In 2013, one of the largest factories in Bangladesh collapsed, killing 1,134 workers. Many multinationals committed to improving safety standards. A new study shows that Western corporations can improve labor standards in developing countries, without harming their competitiveness. The result is even more compelling because the study is co-funded by multinationals.
On April 24, 2013, one of the largest garment factories in Bangladesh collapsed: 1,134 workers were killed and 2,500 were injured. The Rana Plaza disaster was a human tragedy but also a reputational catastrophe for Western brands that manufactured their products in that facility: Benetton, Prada, Gucci, Walmart, Primark, and many others. Companies reacted with the promise to commit to better safety standards, regardless of whether or not the Bangladeshi government enforced its labor laws.
According to a new study by Laura Boudreau, a postdoctoral research fellow at Columbia Business School, the plan worked: When companies monitored law enforcement, the establishments’ compliance and safety standards improved, with no significant additional costs. The study was co-funded and supported by the coalition of companies that sponsored the program (they paid 50percent of the cost, the rest of the cost was covered through grants). However, this makes the paper’s policy implication even more compelling: Western companies can apply better labor standards in developing countries and save lives if they only want to.
After the Rana Plaza tragedy, a set of 29 multinational retail and apparel firms formed the Alliance for Bangladesh Worker Safety to increase protection of its shared supplier base: more than 600 factories and 1.2 million workers. The Alliance expired on December 2018, after five years. To test the impact of its program, Boudreau implemented a randomized controlled trial over 2017 and 2018.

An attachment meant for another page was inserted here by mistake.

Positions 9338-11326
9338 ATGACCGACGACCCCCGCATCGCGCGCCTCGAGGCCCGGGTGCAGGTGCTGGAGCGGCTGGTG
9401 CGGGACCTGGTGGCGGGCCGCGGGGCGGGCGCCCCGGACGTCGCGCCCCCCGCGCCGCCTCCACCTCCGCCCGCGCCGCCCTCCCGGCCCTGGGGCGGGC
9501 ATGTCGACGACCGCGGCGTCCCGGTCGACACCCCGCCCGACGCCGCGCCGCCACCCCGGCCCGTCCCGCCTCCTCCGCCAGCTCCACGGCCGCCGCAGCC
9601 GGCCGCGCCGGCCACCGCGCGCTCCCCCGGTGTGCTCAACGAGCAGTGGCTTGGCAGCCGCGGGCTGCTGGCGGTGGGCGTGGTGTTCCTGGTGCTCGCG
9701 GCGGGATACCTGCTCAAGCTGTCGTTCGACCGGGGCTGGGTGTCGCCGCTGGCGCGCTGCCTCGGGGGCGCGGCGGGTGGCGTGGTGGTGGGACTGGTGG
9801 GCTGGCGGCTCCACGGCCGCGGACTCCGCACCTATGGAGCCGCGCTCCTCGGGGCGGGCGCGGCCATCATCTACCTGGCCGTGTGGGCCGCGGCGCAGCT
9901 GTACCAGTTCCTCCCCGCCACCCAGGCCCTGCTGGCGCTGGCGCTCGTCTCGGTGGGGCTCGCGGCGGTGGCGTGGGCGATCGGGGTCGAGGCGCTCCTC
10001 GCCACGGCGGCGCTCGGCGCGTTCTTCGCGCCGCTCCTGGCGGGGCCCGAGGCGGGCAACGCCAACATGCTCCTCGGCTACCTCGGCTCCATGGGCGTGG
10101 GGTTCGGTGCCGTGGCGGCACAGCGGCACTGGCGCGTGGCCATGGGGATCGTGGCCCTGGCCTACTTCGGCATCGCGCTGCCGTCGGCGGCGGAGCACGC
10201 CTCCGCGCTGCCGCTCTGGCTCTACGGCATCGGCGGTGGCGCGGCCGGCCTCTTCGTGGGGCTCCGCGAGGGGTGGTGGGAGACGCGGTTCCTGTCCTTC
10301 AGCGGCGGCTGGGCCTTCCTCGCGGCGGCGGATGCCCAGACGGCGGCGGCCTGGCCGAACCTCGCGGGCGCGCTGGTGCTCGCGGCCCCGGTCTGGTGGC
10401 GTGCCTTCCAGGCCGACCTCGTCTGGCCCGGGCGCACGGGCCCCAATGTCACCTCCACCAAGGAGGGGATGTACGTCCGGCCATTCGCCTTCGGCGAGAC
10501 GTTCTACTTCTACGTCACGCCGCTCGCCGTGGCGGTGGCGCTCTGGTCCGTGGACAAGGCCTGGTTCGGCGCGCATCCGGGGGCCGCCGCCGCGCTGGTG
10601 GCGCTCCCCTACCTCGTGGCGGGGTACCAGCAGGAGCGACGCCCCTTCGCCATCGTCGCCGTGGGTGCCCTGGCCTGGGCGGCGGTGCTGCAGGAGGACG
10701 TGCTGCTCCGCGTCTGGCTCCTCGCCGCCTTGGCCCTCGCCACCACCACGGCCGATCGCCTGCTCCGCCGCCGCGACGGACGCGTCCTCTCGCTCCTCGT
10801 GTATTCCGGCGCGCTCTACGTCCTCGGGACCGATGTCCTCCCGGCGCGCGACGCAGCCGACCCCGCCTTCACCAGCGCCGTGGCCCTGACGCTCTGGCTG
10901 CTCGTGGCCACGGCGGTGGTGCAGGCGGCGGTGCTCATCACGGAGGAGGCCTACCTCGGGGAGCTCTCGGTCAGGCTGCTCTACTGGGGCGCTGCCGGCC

Alliance members committed to enforcing the safety-related amendments that the government of Bangladesh passed in July 2013. One of the key requirements was for factories to have worker-manager safety committees (SCs). Those safety committees were supposed to conduct risk assessments at least once every three months, make regular safety-related recommendations to employers, and arrange safety training and fire drills. Employers needed to comply with their safety council’s recommendations.
Boudreau’s random controlled trial included 84 garment and garment-related factories in Bangladesh. The “treatment” she wanted to test was their participation in the Alliance’s Safety Committees program. Boudreau randomly assigned 41 factories to immediate participation in the program (the treatment group), while 43 factories joined the program eleven months later (control group). The time lag allows for a counterfactual to compare what would have happened in the absence of the Alliance’s program.
To collect data, the research team made three full-day visits to factories: the first one before the program was implemented, the second one after 4-5 months—when factories were supposed to have completed the most significant part of the safety committee’s program. The last visit took place 9-10 months later, to test whether the program’s effects persisted after the multinationals ceased intensive enforcement of the law. The first visit proved that almost all the factories were non-compliant with the law’s requirements.